431Request Header Fields Too Large
The server refuses to process the request because the header fields are toolarge. One or more individual fields may be too large, or the set of allheaders is too large.
exception werkzeug.exceptions.InternalServerError(description=None, response=None)
500Internal Server Error
Raise if an internal server error occurred. This is a good fallback if anunknown error occurred in the dispatcher.
exception werkzeug.exceptions.NotImplemented(description=None, response=None)
Raise if the application does not support the action requested by thebrowser.
exception werkzeug.exceptions.BadGateway(description=None, response=None)
If you do proxying in your application you should return this status codeif you received an invalid response from the upstream server it accessedin attempting to fulfill the request.
exception werkzeug.exceptions.ServiceUnavailable(description=None, response=None)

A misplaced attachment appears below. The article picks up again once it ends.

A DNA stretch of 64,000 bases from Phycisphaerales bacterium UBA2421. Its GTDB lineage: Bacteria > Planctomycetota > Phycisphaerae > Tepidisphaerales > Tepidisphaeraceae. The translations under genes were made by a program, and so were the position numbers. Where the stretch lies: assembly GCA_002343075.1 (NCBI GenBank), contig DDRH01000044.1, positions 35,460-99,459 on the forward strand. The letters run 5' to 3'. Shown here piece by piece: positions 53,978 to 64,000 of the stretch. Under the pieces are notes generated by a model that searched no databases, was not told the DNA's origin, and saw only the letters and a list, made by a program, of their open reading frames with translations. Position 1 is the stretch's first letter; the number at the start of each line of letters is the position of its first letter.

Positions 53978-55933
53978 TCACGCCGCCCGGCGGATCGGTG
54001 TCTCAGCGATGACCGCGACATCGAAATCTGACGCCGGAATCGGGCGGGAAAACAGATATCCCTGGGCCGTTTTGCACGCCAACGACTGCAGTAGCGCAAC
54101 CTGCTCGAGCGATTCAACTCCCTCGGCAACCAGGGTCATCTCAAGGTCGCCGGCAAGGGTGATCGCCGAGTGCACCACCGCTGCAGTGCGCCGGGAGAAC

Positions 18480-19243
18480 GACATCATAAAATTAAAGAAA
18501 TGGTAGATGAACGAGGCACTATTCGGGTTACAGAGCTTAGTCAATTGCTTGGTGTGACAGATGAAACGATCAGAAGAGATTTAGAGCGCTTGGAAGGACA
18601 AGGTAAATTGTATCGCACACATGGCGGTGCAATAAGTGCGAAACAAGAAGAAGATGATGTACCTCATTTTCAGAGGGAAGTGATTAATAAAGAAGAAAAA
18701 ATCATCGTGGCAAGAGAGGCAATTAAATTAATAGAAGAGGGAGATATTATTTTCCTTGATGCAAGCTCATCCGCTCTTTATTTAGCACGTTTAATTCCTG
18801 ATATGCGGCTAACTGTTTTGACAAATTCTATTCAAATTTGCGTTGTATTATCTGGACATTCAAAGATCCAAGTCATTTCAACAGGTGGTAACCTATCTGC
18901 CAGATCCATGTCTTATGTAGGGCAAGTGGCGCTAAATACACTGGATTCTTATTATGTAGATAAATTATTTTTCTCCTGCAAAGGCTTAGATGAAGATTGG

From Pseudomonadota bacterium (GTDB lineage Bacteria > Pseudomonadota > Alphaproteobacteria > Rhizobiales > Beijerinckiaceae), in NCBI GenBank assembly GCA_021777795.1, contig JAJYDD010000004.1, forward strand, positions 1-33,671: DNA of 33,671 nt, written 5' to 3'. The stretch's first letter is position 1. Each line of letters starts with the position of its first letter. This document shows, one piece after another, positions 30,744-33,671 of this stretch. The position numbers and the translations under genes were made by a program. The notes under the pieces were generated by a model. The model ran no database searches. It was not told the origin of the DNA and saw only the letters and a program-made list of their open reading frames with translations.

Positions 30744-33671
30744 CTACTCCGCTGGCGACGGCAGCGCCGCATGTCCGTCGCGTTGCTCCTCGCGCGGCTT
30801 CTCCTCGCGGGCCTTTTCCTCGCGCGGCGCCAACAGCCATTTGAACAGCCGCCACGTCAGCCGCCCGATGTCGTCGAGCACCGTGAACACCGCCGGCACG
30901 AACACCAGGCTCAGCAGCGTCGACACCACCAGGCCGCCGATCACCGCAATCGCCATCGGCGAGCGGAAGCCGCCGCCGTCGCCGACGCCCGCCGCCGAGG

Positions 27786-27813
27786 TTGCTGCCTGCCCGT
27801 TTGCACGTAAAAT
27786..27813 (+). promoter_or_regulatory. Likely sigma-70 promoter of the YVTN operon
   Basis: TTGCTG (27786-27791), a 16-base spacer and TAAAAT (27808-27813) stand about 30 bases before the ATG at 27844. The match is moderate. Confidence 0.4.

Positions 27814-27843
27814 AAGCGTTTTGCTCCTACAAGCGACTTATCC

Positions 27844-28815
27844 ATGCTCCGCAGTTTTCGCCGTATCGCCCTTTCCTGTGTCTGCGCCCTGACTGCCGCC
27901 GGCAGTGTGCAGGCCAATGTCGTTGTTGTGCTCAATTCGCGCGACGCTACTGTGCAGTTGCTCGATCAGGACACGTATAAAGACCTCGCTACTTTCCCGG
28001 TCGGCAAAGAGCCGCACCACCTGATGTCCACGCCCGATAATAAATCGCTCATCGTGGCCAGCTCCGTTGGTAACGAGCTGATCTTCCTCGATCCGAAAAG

Status code you should return if a service is temporarily unavailable.
This exception is used to signal unicode decode errors of requestdata. For more information see the Unicode chapter.
exception werkzeug.exceptions.ClientDisconnected(description=None, response=None)
Internal exception that is raised if Werkzeug detects a disconnectedclient. Since the client is already gone at that point attempting tosend the error message to the client might not work and might ultimatelyresult in another exception in the server. Mainly this is here so thatit is silenced by default as far as Werkzeug is concerned.
Since disconnections cannot be reliably detected and are unspecifiedby WSGI to a large extend this might or might not be raised if a clientis gone.
exception werkzeug.exceptions.SecurityError(description=None, response=None)
Raised if something triggers a security error. This is otherwiseexactly like a bad request error.
All the exceptions implement this common interface:
exception werkzeug.exceptions.HTTPException(description=None, response=None)
Baseclass for all HTTP exceptions. This exception can be called as WSGIapplication to render a default error page or you can catch the subclassesof it independently and render nicer error messages.
Call the exception as WSGI application.
Get a response object. If one was passed to the exceptionit's returned directly.
|参数:||environ – the optional environ for the request. Thiscan be used to modify the response dependingon how the request looked like.|
|返回:||a Response object or a subclass thereof.|
Special HTTP Exceptions